Just because Fort McMurray, Alta. and its home municipality of Wood Buffalo house the Athabasca oilsands, considered the largest industrial project in the world, doesn't mean principles like sustainability get lost in translation.
Take the TaigaNova Eco-industrial Park as an example.
As Canada’s first conventionally financed eco-industrial park (EIP), it is described as a highly efficient EIP that uses green infrastructure and innovative sustainable design approaches resulting in a higher quality industrial development.
The roughly 23-hectare site has 27 lots — four zoned as highway commercial and 23 as business industrial, ranging in size from 0.34 ha to 1.97 ha — and sits on the north edge of Fort McMurray.
Construction on the site began in 2009.
All lots have been sold and are in various stages with some fully built out and occupied, others still under construction, while construction has yet to begin in others.
Taiga is from a Mongolian word meaning boreal forest, a feature that stretches across much of the Athabasca oilsands.
Nova is Latin for “new”, but can also mean novel and stellar.
TaigaNova was developed by Wood Buffalo Housing & Development Corp. (WBH&DC) as an eco-industrial park meaning it has more efficient buildings and infrastructure, will preserve green areas and encourages businesses to function as a community.
As such, this EIP will have much less environmental impact than a conventional industrial park.
“This is a unique development in the region that is known for its perceived environmental issues,” said Bryan Lutes, WBH&DC president.
“At the time of completion, on top of the environmental successes, this was the only financially successful eco-park in North America.”
The serviced lots were sold to private businesses, creating revenue for WBH&DC, which retained one of the lots.
The money gained from this development will be used to support its mandate of creating affordable housing for the residents of the Regional Municipality of Wood Buffalo.
Two of the EIP’s four primary objectives focus on green issues.
They take a leadership role in sustainable industrial development and minimize environmental impacts and enhance quality of life.
The remaining priorities are to address a shortage of industrial land in the area and to support the business needs of the resource sector as well as the local economy.
A couple of green features of TaigaNova focus on storm water. Alternative storm water management includes a storm pond that is designed as both an amenity and habitat, and a new hybrid road cross section that allows for alternative storm water management.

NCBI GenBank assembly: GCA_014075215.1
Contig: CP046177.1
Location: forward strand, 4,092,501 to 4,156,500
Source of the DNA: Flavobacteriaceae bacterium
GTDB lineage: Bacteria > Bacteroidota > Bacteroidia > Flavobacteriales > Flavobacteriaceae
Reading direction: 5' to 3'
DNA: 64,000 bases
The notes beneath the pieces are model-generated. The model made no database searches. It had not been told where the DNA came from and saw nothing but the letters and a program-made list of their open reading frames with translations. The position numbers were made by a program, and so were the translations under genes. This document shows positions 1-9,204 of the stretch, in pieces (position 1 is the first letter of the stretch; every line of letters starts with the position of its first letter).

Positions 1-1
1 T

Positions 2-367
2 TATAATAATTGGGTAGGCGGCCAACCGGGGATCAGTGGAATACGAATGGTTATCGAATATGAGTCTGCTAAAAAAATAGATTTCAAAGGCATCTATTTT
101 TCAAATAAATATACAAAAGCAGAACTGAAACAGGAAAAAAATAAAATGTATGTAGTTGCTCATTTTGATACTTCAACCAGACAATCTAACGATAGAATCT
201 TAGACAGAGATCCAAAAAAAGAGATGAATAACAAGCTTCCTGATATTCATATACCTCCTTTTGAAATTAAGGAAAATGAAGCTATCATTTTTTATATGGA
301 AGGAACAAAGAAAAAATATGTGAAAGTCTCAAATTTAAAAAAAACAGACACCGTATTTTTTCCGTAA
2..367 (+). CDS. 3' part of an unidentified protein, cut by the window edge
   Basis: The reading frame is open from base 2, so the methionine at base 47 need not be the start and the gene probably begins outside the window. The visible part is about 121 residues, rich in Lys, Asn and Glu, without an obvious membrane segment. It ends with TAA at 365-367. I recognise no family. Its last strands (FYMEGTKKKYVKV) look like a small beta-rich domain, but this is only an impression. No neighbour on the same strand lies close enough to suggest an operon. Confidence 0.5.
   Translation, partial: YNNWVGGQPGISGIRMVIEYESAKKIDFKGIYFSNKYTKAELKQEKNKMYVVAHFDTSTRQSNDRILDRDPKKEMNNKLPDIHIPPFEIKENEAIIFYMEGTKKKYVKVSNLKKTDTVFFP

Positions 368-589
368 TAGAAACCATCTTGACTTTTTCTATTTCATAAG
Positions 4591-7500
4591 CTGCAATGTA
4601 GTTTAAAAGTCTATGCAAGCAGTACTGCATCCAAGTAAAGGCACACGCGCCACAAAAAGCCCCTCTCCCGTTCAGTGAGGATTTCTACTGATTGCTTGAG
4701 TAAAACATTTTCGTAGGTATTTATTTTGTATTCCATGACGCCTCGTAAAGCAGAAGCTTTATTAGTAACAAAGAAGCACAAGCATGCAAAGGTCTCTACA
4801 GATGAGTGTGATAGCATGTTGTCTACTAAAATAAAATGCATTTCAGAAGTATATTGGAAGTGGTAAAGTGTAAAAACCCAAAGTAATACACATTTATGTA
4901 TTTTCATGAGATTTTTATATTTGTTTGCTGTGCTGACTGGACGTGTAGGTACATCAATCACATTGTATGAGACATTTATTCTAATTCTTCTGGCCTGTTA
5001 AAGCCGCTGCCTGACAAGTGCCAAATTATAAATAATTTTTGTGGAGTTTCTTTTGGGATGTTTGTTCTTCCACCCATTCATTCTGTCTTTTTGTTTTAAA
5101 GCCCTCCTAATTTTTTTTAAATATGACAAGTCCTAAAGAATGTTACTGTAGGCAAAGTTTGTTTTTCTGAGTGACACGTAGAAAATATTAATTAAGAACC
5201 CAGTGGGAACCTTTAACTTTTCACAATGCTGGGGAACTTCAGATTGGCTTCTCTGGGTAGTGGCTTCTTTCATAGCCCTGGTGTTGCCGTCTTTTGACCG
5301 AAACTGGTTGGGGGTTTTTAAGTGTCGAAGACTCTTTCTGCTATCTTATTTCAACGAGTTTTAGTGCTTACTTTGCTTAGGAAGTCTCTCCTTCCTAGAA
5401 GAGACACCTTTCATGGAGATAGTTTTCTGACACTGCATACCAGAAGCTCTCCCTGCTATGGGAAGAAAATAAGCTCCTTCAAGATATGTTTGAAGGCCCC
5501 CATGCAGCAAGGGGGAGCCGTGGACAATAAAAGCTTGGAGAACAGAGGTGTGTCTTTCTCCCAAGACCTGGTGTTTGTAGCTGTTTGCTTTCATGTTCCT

The development is considered in-town.
“(Regional planners) wanted us to do a normal cross-section of road with curbs, gutters and sidewalks. We convinced them we didn’t want to do that. We wanted to put in ditches,” said Lutes.
“Engineers call them drainage swales, to drain the storm water from the roads into these swales that came down through to the settling pond and then eventually to the river.”
The pond is on the eastern boundary of the development.
Going concrete-free in the ditches streamlines the ‘filtering’ process and letting Mother Nature take over encourages the growth of natural vegetation such as rushes.
“They have very low grades or slopes. Normally they’d be two or three per cent. We’ve kept them to one or less per cent so the water slowly flows through the ditches and meanders and filters itself out before it gets to the pond,” explained Lutes.
The system is functioning as it was designed.
It can handle large amounts of water as demonstrated last June when the area was hit with major rainfall that resulted in flooding in lower lying areas of Fort McMurray. Taking the natural approach to the storm water management has also encouraged wildlife into the park.
“There are lots in there. There’s ducks and geese that land there. There’s deer that wander up from the forest,” he said.
“I’ve seen more wildlife around that pond than anywhere else here.”
Structures in the park must be 25 per cent more efficient than the Model National Energy Code, and they must encourage environmental sustainability through the use of permeable paving materials, which also must be recycled.
Energy efficient vehicles such as hybrids and vehicles used for car pooling are allotted preferential parking.
Future pavements will be thinner than usual roadways though still able to handle larger vehicles accessing the EIP.
Also, the walking trail around the development has been equipped with solar lights that even work at 40 below. Some businesses, such as the Athabasca Chipewyan First Nation, have built LEED certified buildings.